Subpart T: National Emission Standards for Radon Emissions From the Disposal of Uranium Mill Tailings
Subpart T limits radon-222 emissions from uranium mill tailingstailingsThe remaining portion of a metal-bearing ore after some or all of a metal, such as uranium, has been extracted. piles that are no longer operational. It limits ambient air emissions to twenty picocuries per square meter per second (20 pCi/m2/sec or 0.74 Bq/m2/sec), requires testing to confirm that closed pile meets the radon flux standard, and sets a timeline for closure of inactive tailings piles. Subpart T currently applies to uranium mill tailing impoundments managed by the Department of Energy.
The EPA regulates disposal of uranium mill tailings under the statutory authority of both the Clean Air Act (CAA) and the Uranium Mill Tailings Radiation Control Act (UMTRCA). Under UMTRCA, the Department of Energy was given responsibility for stabilizing and remediating those piles which had been abandoned prior to the law’s passage. UMTRCA also directed EPA to set environmental standards for the management of uranium mill tailings at active mills and disposal sites, which would be implemented by the Nuclear Regulatory Commission (NRC).
When Subpart T was published in 1989, Subpart D of 40 CFR Part 192 included the 20 pCi/m2/sec radon flux standard for sites licensed by NRC or an Agreement State (i.e., those sites addressed by Title II of UMTRCA). The flux standard was included as a design requirement for the cover, and 40 CFR Part 192 neither set a schedule for installing the cover, nor required testing to establish that the radon flux fell below the standard, both of which were requirements under the Clean Air Act. EPA’s final Subpart T rule, therefore, applied to all categories of unused tailings piles, while acknowledging concerns that duplicative regulations would apply to those sites which were licensed by NRC or an NRC Agreement State.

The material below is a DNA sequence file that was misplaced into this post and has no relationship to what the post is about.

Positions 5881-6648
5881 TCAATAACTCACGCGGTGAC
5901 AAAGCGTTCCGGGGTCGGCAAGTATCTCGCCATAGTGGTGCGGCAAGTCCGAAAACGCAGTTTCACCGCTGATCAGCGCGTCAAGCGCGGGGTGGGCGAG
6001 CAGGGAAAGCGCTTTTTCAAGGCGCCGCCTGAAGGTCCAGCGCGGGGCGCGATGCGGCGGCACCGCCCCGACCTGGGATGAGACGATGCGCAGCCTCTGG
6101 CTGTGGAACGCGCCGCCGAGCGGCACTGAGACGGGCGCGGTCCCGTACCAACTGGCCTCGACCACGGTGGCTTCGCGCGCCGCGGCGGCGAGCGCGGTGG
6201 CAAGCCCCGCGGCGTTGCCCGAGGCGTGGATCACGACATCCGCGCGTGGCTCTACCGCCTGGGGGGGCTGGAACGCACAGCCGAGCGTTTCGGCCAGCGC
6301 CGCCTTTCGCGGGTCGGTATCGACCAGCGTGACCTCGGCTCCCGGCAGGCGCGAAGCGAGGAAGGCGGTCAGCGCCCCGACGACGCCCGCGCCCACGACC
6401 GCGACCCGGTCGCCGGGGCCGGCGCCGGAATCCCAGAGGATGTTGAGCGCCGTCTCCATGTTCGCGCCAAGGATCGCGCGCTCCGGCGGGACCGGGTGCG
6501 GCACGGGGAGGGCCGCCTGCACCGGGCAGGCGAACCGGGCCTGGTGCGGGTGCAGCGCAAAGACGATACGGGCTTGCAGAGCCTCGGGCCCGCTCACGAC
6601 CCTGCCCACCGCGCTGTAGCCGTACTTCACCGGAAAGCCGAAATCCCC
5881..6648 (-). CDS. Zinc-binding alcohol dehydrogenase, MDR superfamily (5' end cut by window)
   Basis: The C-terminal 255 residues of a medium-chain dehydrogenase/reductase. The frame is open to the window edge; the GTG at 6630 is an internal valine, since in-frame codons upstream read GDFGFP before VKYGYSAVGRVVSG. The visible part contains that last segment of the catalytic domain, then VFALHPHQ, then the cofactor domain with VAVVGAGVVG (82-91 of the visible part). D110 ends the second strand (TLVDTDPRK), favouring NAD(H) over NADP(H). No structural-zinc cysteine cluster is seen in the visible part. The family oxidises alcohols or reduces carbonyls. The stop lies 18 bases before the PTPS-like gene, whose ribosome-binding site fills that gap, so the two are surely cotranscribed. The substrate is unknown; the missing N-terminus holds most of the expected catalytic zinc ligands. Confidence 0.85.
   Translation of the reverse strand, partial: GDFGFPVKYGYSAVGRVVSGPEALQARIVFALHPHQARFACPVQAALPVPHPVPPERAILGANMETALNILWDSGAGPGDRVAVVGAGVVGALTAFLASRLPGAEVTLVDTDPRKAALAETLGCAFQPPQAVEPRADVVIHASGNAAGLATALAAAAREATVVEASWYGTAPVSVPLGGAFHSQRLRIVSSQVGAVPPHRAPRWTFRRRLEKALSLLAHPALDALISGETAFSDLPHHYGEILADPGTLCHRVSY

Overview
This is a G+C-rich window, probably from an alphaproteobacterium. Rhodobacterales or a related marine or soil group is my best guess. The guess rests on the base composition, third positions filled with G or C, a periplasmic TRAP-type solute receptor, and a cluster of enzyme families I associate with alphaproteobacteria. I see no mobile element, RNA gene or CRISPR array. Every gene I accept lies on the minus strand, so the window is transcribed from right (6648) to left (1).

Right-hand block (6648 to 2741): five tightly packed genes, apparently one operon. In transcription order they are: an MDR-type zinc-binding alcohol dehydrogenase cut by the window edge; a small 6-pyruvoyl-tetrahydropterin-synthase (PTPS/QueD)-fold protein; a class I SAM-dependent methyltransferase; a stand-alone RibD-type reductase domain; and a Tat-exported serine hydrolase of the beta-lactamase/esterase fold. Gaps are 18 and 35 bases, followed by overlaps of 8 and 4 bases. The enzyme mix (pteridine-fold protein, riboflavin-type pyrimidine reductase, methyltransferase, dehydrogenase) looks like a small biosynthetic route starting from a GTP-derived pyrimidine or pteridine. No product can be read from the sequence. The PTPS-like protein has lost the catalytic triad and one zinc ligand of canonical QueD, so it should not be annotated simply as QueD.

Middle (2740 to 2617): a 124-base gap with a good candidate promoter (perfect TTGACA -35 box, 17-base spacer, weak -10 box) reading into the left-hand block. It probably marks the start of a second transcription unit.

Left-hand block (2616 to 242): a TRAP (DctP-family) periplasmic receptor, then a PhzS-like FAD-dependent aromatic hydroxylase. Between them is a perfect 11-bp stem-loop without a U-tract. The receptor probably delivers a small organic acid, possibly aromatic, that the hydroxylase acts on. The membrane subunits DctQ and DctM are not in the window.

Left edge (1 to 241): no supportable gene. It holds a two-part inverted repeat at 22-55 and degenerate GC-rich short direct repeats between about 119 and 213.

The 1990 Amendments to the CAA clarified that it was not necessary for EPA to regulate a source category if NRC regulations protected the public and provided an ample margin of safety. 40 CFR Part 192 was amended on November 15, 1993 to include compliance schedules and testing requirements (58 FR 60340,) and 10 CFR Part 40 was amended on June 1 1994 to reflect those changes in NRC licensing requirements. In 1994, Subpart T was amended so that it no longer applied to facilities under license with the Nuclear Regulatory Commission (NRC) or an NRC Agreement State.
All facilities subject to any NESHAP must meet 40 CFR Part 61, Subpart A: General Provisions.